Every time the Frisian prog band Flamborough Head releases a new album it is a certainty it oozes with class. The quality of the compositions and the musicianship is always of the highest level for the band and the sound is also excellent. It has always been this way and with their eighth studio album, “Jumping The Milestone”, the flags are waving proudly once again.
However, it all sounds slightly different than before. It is at times more light-hearted with a touch of melancholy and less urgency. We hear five musicians who are comfortable and relaxed, casting a serene glow over the whole album. Could it be due to the renewed lineup? I actually think so.
Firstly there is the return of Eddie Mulder, this time not on guitar but on bass which he excels at. Additionally there is a new guitarist within the ranks and he is no small fry. His name is Hans Spitzen, a guitar teacher by profession. I’ve been told that he fell into a vat of tastefulness years ago and the consequences are still evident. His sensitive playing is completely saturated with influences from Andy Latimer, Steve Hackett and David Gilmour not only on electric guitar. There are often acoustic guitar strums or tasteful atmospheric shifts in finger-picking mode. No doubt, he knows his stuff.
Besides these two changes three positions are filled by the old guard. Once again we are pleasantly entertained by the clear, neat vocals of Margriet Boonsma delivering what I consider to be her best vocal performance ever. Fortunately she sings without an annoying vibrato or those disfiguring ad-libs. Boonsma doesn’t need all those frills and does it in her own organic way. Her flute and recorder playing is more significant than before, adding depth to the overall sound. Speaking of depth, let’s talk about the keyboardist. Undoubtedly it is Flamborough Head veteran Edo Spanninga who brings the most harmonies to the music diving tastefully into the chords on “Jumping The Milestone”. He also introduces various themes, riffs, and lines. In the lively opener, The Garden Shed, we hear a delightful passage featuring a neo-proggy keyboard riff framed by heavy guitar riffs. This also highlights the class of drummer Koen Roozen. For years he has provided Flamborough Head’s music with adequate and dynamic drumming.
I have extensively discussed the lineup in the above paragraphs and that is not without reason. I strongly believe that the group dynamics as they apply to this album have been crucial to the end result. In other words, “Jumping The Milestone” revolves around the music as a whole. However, as a reviewer, I am always concerned with the details. Let’s move on to the discussion of the tracks, of which there are only six.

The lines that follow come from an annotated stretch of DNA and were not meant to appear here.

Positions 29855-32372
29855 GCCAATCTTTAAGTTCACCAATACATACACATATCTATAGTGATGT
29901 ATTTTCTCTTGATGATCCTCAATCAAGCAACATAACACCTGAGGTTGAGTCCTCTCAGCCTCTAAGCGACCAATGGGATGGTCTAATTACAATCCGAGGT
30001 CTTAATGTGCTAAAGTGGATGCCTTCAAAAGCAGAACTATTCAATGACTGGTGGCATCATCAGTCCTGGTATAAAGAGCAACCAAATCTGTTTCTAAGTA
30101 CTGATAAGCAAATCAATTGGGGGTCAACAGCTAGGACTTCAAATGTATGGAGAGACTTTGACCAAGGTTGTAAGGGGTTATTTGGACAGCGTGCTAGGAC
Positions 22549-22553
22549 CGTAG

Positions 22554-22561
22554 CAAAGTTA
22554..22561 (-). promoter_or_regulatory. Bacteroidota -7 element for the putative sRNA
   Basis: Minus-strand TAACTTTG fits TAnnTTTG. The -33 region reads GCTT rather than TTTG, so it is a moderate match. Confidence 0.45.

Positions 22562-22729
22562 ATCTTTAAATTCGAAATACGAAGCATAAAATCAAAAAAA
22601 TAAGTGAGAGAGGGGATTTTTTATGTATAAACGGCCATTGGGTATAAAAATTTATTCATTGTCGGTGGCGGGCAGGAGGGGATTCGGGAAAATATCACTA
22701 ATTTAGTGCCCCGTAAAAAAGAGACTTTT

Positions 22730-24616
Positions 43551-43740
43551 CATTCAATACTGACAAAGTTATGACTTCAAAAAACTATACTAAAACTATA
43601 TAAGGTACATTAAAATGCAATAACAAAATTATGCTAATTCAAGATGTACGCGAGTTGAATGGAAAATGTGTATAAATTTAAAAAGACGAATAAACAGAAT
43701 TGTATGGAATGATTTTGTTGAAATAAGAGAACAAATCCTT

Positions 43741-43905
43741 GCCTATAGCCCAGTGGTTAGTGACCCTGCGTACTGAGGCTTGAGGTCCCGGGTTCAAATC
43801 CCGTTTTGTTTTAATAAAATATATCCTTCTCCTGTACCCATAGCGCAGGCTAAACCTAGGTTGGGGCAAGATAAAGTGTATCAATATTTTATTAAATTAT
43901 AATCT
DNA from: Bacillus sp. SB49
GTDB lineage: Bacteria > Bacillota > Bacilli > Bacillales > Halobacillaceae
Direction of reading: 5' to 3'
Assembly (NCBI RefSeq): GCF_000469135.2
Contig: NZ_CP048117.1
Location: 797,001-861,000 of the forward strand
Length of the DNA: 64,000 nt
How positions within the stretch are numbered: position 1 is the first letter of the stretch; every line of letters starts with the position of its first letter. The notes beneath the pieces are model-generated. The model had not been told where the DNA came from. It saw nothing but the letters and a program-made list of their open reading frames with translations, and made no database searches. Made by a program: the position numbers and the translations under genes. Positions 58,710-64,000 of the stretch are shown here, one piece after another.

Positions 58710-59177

After the strong opener The Garden Shed which ranks among my favorite Flamborough Head songs, the accessible Tomorrow is Another Day presents itself. If you want to highlight the folk side of the band’s sound here’s your chance. The Ayreon-like flute theme leaves no doubt as does the swirling organ. The guitar work in this song is excellent including the ending where flute and guitar intertwine.
With the lively Start Of A Nightmare it was love at first sight which is remarkable since I’m not usually charmed by uptempo music. Hans Spitzen’s guitar playing is so infectious that I was immediately hooked. What a sound. A lot happens in this song. A short spooky sound fragment takes you into this kaleidoscopic track that stylistically keeps harking back to the old Kayak. It’s filled with organ chords and the passage with the ancient transistor organ is remarkable. Other astonishing moments include the recorder parts, the sparkling acoustic guitar, the bass guitar solo spot, the dynamic shifts and, of course, every string movement by Mr. Spitzen.
Fear Of Failure is also incredibly beautiful. All you have to do is imagine how IQ would sound with a female vocalist. The numerous strings unabashedly knock you down but that’s the risk of the trade.
Walls Of Words/Signs Misread starts as a fairly accessible song in typical Flamborough Head style. Just in time there’s an interesting switch and a long instrumental section unfolds. It is introduced by tasteful bass guitar and organ, then diving into a tranquil passage like no other. A return to the accessible beginning completes the circle.
And then the finale. The title track, written by Hans Spitzen, is the best closer the album could wish for. The lyrics deal with aging. The melancholic piano in the intro immediately sets the mood. Beautiful vocal blocks and well-thought-out instrumentations make this complex epic captivating. When the finale adds a supporting character to the palette and the pleading guitar gives the album an open ending, it’s all greater than great.
Flamborough Head has given their career a pleasant continuation with “Jumping The Milestone.” The album showcases a group of driven musicians who let their well-crafted music sound relaxed. It surely has something to do with the album title…
© Dick van der Heijde 2022